By Peter Shaffer
A work of pure, farcical genius, Black Comedy blends physical slapstick, a great gag about lighting and visual comedy that is timed to perfection. Unknown artist Brindsley Miller is desperately trying to impress his potential future father-in-law, Colonel Melkett, as well as a famous German art dealer Georg Bamberger, by throwing a drinks party. So, in an attempt to appear sophisticated, he’s ‘borrowed’ (pinched!) some expensive rare furniture from his antique dealer neighbour Harold Gorringe without his permission. Then there’s a power cut! In total darkness (don’t worry the audience sees everything, it is the characters who can’t ‘see’ apparently) Miss Furnival, the teetotal lady upstairs, the daughter of a Baptist who is afraid of the dark arrives, Harold returns unexpectedly, and so does Brindsley’s jealous, former mistress Clea, keen for a reconciliation. Throw in a German electrician for good measure and watch the comedy explode. The problem is no one can see anyone and chaos ensues.
Brindsley has to try and swap all Harold’s furniture back, in the dark, without anyone noticing, fend off the advances of Clea and try and maintain a semblance of normality while desperately trying to keep everyone, especially Harold and Carol, his fiancée, in the ‘dark’ about what is really going on. This is a clever but very, very funny play guaranteed to pick you up; laughs galore.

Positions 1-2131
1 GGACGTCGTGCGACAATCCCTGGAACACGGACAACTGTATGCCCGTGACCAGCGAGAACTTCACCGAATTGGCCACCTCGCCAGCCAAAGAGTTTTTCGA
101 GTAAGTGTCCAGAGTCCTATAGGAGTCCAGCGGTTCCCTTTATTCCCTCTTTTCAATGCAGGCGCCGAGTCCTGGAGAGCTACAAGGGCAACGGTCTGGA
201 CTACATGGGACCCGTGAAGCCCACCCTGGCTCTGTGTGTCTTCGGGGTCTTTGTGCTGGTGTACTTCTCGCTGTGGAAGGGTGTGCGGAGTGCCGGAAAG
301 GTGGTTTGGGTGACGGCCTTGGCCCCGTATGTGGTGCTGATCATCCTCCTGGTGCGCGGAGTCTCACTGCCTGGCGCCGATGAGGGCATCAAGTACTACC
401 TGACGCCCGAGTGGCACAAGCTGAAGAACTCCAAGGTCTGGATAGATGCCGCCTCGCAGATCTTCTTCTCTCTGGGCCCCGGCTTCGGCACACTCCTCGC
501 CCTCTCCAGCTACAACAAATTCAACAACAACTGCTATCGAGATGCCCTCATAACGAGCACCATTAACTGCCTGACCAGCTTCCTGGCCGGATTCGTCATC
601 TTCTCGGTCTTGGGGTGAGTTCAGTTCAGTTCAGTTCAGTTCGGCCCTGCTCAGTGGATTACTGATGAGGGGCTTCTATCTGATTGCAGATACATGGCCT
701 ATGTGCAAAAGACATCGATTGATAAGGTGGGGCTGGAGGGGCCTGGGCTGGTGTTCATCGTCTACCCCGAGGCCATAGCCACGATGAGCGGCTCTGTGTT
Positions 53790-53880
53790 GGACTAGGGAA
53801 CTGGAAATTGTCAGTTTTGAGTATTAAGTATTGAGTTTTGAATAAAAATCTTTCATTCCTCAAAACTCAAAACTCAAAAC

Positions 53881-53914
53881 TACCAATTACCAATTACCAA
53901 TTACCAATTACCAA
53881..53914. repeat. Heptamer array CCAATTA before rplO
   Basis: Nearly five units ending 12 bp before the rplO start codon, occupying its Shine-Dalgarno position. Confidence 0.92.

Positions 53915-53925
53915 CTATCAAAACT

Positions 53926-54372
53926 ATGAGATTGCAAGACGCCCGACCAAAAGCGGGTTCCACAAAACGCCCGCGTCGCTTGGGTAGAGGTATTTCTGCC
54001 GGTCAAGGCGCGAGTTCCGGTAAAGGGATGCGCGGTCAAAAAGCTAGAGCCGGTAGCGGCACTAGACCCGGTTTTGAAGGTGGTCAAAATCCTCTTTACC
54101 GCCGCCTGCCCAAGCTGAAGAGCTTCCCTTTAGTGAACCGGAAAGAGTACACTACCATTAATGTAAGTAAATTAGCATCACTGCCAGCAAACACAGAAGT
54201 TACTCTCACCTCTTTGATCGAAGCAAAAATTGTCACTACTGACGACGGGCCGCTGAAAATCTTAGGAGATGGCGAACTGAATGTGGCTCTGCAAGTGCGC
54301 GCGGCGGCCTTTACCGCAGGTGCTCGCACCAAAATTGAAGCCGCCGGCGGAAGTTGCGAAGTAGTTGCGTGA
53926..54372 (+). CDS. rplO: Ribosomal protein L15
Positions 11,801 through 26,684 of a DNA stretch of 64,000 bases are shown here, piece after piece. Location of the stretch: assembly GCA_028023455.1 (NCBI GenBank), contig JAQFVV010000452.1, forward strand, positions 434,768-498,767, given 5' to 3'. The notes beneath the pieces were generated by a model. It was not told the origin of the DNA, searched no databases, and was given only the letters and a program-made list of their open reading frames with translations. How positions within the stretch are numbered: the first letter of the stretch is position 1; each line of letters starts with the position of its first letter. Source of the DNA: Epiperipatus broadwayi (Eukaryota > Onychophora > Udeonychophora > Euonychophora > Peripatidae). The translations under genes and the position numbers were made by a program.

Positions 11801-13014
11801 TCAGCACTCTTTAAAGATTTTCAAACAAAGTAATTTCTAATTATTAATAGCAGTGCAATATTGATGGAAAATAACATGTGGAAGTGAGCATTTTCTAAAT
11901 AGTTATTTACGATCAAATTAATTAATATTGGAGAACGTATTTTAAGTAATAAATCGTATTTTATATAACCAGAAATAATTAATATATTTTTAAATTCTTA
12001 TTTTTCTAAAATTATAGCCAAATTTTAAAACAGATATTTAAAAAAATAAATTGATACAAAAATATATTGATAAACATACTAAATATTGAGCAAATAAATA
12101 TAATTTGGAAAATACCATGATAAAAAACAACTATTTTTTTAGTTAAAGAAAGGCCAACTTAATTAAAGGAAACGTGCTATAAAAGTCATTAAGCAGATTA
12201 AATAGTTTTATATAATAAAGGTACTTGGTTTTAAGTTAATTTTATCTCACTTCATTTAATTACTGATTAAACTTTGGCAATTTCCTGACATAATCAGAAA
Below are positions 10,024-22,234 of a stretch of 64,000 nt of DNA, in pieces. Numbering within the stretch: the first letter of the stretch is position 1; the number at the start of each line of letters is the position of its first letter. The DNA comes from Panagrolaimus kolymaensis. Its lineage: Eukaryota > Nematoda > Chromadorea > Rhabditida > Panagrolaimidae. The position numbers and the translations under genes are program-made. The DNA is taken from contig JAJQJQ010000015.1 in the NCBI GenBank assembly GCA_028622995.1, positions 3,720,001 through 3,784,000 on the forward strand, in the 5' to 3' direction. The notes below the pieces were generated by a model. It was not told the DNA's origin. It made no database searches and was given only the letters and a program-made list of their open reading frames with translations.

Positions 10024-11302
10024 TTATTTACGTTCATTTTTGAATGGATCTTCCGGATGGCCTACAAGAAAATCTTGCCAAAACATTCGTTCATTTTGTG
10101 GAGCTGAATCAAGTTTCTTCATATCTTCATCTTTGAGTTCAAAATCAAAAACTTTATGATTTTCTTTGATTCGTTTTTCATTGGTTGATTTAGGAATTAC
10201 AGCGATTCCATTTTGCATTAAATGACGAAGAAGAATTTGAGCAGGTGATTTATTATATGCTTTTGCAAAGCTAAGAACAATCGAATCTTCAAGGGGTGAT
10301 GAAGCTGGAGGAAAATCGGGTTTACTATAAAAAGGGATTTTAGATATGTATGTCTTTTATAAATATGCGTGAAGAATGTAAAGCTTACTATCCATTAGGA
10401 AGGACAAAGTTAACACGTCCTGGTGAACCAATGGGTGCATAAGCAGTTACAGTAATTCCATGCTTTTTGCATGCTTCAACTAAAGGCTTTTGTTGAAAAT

“Genuinely funny, rip-roaring in fact… and shows what magic the theatre can be when the aim is simply to entertain.” British Theatre.Com on Black Comedy
“My sister nearly died laughing.” Princess Margaret (As quoted in Derek Jacobi’s autobiography “As Luck Would Have It” where he discusses his performance as Brindsley Miller in the inaugural production of Black Comedy in 1965 and the Queen’s visit to see it.)
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